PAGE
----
by Joe Siegel
Out Leadership, which bills itself as the oldest and largest global LGBTQ+ business advisory, has released the 2022 LGBTQ+ Business Climate Index.
“In this, our fourth edition of the Index, we have taken current legislation, policies, resource allocation, and attitudes in each of the 50 states and created metrics that rank the impact each state has on LGBTQ+ safety and inclusion,” founder Todd Sears wrote. “The data reflects a troubling trend: too many states are mortgaging their future in order to be discriminatory against LGBTQ+ people. Despite the best efforts of a few governors standing in opposition to their legislative counterparts, states are betting that short-term wins in the culture war will outweigh longterm losses in talent recruitment, innovation, and consumer trust.”
This past year, the gap between high and low-ranking states continued to grow, Sears noted. “While previously top-ranked states for LGBTQ+ equality broadly increased in score, the bottom-ranked states decreased in score or remained stagnant. These shifts have a real impact on corporate culture, the bottom line, and society overall. For example, our data shows that qualified, talented, LGBTQ+ employees are leaving the states sinking to the bottom of the Index, and moving to states that are on the ascent. In fact, 24 percent of LGBTQ+ workers have already moved to a more inclusive city, 36 percent would consider moving, and a remarkable 31 percent would take a pay cut to do so.”
These values are additionally reflected by consumer spending: 40 percent of shoppers change brands depending on a brand’s position on LGBTQ inclusion, according to the findings. “Clearly, to succeed, businesses today must have an accurate, up-to-date analysis of what life is like for LGBTQ+ people in the states where they are employed. And they must use that analysis to protect and improve equality both in the workplace and beyond,” Sears said.
In the rankings, California, for example, ranked ninth overall.
Brody Levesque, a member of the editorial staff of the Los Angeles Blade, said his state’s Index score is “completely inaccurate predicated on the significant impact the three years of the coronavirus pandemic has had in affecting the business environment in California.”
Levesque cited “the onset of high fuel prices coupled with the inflationary factors which are hitting Californians hard along with climate change-related impact on the food supply chain and the ongoing supply chain issues that are residual effects of the pandemic — plus the housing insecurity and housing market” are impacting consumers in Southern California.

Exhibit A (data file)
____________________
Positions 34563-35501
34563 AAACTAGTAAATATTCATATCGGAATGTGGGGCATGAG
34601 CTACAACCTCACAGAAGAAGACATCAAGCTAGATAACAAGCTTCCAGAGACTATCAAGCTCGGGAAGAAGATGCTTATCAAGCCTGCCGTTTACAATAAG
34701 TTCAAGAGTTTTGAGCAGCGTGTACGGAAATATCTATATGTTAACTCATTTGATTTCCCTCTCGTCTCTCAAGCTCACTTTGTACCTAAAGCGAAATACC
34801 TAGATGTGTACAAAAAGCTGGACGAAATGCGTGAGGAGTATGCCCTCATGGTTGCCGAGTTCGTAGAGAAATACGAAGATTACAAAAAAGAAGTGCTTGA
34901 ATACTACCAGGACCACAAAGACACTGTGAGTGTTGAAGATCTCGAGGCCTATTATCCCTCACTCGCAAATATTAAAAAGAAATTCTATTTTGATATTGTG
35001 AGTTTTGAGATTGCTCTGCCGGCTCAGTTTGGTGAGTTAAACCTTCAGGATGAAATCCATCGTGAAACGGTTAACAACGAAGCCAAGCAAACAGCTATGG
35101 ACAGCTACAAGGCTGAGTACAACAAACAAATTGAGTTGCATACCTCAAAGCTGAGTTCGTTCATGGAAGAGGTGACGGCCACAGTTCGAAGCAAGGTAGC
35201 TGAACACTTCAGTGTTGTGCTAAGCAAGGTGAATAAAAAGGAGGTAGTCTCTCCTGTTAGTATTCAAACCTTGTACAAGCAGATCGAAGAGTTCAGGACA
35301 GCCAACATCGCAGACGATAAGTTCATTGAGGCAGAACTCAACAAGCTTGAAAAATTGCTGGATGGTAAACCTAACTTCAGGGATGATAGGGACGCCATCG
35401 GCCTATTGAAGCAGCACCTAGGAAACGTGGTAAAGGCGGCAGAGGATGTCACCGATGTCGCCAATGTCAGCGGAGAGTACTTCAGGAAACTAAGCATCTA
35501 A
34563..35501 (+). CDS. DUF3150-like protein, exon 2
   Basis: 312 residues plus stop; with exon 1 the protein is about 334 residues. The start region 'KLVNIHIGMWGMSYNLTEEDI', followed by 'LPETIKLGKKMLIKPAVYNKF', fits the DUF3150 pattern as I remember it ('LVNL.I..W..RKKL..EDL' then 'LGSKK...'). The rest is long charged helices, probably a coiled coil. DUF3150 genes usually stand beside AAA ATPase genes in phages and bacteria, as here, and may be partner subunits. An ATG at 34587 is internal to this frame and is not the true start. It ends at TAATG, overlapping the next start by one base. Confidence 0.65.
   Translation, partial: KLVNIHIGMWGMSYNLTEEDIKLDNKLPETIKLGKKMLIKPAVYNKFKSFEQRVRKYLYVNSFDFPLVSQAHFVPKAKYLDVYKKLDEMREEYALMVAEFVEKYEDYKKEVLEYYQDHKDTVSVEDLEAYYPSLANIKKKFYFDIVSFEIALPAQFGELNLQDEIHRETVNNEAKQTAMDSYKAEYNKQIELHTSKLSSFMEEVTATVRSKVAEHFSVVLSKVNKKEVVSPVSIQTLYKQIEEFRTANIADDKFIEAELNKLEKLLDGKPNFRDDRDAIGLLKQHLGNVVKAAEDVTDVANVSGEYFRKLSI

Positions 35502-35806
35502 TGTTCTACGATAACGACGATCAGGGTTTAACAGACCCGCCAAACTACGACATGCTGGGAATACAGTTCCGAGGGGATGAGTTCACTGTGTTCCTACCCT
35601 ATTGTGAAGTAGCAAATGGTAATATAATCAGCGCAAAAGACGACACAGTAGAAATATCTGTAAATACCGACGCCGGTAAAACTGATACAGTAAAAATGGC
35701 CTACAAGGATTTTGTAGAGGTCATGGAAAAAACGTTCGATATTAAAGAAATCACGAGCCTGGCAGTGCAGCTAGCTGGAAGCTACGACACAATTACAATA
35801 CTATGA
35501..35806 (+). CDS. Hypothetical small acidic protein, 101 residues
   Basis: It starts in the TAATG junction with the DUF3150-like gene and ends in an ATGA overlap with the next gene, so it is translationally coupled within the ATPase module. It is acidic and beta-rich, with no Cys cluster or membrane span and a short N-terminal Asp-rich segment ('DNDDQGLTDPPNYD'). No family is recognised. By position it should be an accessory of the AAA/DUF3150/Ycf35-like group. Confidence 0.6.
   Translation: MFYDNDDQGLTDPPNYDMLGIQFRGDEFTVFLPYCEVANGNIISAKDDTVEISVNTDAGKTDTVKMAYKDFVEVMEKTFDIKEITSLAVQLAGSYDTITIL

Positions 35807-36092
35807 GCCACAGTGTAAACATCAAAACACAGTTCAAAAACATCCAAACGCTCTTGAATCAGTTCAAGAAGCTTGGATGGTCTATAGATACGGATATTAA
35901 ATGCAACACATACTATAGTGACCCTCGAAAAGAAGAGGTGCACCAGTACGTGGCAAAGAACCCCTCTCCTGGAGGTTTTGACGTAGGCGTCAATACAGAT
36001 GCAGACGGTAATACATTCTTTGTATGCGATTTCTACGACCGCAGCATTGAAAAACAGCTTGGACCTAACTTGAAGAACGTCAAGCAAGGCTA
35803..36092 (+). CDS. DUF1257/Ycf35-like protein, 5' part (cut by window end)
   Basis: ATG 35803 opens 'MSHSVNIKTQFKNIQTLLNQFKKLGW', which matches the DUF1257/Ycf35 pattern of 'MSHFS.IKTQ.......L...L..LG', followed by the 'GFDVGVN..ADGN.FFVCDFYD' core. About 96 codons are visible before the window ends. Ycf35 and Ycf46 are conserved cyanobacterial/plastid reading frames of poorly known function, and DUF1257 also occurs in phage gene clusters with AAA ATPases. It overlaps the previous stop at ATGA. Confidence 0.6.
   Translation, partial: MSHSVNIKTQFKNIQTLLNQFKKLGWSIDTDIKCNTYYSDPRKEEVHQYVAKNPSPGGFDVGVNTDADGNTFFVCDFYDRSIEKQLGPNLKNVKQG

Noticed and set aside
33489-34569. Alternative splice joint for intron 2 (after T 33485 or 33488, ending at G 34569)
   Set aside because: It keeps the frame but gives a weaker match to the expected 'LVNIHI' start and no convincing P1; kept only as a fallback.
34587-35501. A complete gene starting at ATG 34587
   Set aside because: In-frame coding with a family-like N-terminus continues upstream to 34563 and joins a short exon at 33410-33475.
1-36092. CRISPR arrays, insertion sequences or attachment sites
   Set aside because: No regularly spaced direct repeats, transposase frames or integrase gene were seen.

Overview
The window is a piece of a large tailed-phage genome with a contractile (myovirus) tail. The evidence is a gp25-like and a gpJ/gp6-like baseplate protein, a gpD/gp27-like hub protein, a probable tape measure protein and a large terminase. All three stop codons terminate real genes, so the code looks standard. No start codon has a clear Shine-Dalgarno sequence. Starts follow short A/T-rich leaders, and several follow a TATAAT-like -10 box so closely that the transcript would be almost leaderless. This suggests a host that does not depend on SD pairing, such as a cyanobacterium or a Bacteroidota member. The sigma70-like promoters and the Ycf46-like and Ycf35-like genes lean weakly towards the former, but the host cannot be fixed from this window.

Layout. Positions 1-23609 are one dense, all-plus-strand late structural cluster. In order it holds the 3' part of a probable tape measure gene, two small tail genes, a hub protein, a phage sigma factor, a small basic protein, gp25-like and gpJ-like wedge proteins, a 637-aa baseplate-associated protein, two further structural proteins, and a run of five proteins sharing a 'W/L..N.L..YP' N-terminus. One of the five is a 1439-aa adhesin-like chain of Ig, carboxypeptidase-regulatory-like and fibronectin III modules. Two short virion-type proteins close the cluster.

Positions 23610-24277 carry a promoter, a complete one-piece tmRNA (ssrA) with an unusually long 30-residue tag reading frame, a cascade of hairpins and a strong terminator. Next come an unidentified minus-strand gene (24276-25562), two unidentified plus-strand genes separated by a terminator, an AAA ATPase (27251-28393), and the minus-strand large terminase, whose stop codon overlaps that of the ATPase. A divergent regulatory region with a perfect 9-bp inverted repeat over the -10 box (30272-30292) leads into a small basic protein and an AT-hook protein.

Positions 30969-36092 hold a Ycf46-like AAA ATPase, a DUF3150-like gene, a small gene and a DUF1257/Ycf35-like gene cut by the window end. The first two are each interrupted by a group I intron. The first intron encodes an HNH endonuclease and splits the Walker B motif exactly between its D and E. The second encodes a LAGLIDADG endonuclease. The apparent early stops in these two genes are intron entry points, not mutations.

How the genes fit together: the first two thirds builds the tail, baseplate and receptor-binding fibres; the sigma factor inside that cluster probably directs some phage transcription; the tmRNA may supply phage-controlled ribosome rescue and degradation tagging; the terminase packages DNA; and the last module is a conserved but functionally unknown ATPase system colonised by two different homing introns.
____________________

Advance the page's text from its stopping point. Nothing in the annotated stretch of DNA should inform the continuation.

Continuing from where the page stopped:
“Special events and community interactions with sponsorships and philanthropic outreach fuel the Blade’s revenue stream currently,” Levesque explained. “The longstanding contemporary revenue model based on the traditional advertising campaign and sales is not a sustainable model. That and in the digital era over print, there is not yet still a substantial sustainable revenue model.”
Michael Yamashita, publisher of San Francisco’s Bay Area Reporter, had a different interpretation of the report.
“I’m not sure the business climate in California according to the report has a direct impact on the BAR’s revenue, although it probably has a trickle-down effect,” Yamashita said. “Only one of the member corporations has advertised with us and that was one ad for an event they were underwriting. The California employees of these corporations enjoy greater support and protections than their counterparts in states that don’t support or are hostile to their LGBTQ residents.”
Pennsylvania, on the other hand, ranked 23rd in the study.
“The business climate in Philadelphia has historically been much better and more consistent for the LGBTQ community than statewide, so our advertising revenue, which is focused mostly on our metro area, has remained largely the same,” said Jason Villemez, managing editor of Philadelphia Gay News. “But we always cheer the positive changes happening in more mid-state municipalities because that makes life easier for LGBTQ Pennsylvanians who live there and will also give the community greater power in [the state capital of] Harrisburg.”
Villemez added, “As far as how the Index might impact how we cover the LGBTQ community: we are always keen to cover businesses and industries that become more LGBTQ friendly, so things like the Index allow us to take stock of where the community stands and what we should focus on.”
The state of Washington ranked 13th.
“The advertising revenue for Seattle Gay News (SGN) has not been affected detrimentally, it has slowly increased with the comfort of ‘doing business’ after COVID-19,” said publisher Angela Cragin. “Although revenue has not met nor exceeded past figures, it appears to be incrementally going upwards. While arts and entertainment and local events have been a substantial part of the SGN culture, we are optimistic that other types of advertising revenues will continue to grow with the business climate starting to bounce back.”
New York ranked number one in the study, followed by Connecticut, Massachusetts, New Jersey, Vermont, Maine, Illinois, and Oregon. Colorado finished 10th. The bottom five states were Arkansas, South Dakota, Tennessee, Oklahoma, and South Carolina.